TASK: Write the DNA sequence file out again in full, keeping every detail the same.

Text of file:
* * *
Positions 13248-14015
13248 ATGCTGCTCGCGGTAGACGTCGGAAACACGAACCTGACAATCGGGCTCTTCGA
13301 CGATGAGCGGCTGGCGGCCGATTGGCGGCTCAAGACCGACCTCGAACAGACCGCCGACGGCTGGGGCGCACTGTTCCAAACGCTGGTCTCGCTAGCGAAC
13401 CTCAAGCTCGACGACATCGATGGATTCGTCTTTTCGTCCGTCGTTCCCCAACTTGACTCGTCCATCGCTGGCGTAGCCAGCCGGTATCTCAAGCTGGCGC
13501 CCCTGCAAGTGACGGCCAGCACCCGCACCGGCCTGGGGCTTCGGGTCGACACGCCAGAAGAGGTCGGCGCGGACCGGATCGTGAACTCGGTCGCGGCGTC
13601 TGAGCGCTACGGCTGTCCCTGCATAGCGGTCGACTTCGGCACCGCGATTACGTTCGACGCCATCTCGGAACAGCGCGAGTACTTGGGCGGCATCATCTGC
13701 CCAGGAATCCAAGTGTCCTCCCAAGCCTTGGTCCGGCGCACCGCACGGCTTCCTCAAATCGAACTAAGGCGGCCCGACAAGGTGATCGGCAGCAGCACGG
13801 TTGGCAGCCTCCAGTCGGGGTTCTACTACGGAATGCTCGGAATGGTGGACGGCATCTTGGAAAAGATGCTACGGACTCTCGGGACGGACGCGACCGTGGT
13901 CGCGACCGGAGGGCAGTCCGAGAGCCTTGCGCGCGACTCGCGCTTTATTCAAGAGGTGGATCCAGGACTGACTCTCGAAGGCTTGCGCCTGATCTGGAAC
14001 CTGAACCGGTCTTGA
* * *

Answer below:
Positions 13248-14015
13248 ATGCTGCTCGCGGTAGACGTCGGAAACACGAACCTGACAATCGGGCTCTTCGA
13301 CGATGAGCGGCTGGCGGCCGATTGGCGGCTCAAGACCGACCTCGAACAGACCGCCGACGGCTGGGGCGCACTGTTCCAAACGCTGGTCTCGCTAGCGAAC
13401 CTCAAGCTCGACGACATCGATGGATTCGTCTTTTCGTCCGTCGTTCCCCAACTTGACTCGTCCATCGCTGGCGTAGCCAGCCGGTATCTCAAGCTGGCGC
13501 CCCTGCAAGTGACGGCCAGCACCCGCACCGGCCTGGGGCTTCGGGTCGACACGCCAGAAGAGGTCGGCGCGGACCGGATCGTGAACTCGGTCGCGGCGTC
13601 TGAGCGCTACGGCTGTCCCTGCATAGCGGTCGACTTCGGCACCGCGATTACGTTCGACGCCATCTCGGAACAGCGCGAGTACTTGGGCGGCATCATCTGC
13701 CCAGGAATCCAAGTGTCCTCCCAAGCCTTGGTCCGGCGCACCGCACGGCTTCCTCAAATCGAACTAAGGCGGCCCGACAAGGTGATCGGCAGCAGCACGG
13801 TTGGCAGCCTCCAGTCGGGGTTCTACTACGGAATGCTCGGAATGGTGGACGGCATCTTGGAAAAGATGCTACGGACTCTCGGGACGGACGCGACCGTGGT
13901 CGCGACCGGAGGGCAGTCCGAGAGCCTTGCGCGCGACTCGCGCTTTATTCAAGAGGTGGATCCAGGACTGACTCTCGAAGGCTTGCGCCTGATCTGGAAC
14001 CTGAACCGGTCTTGA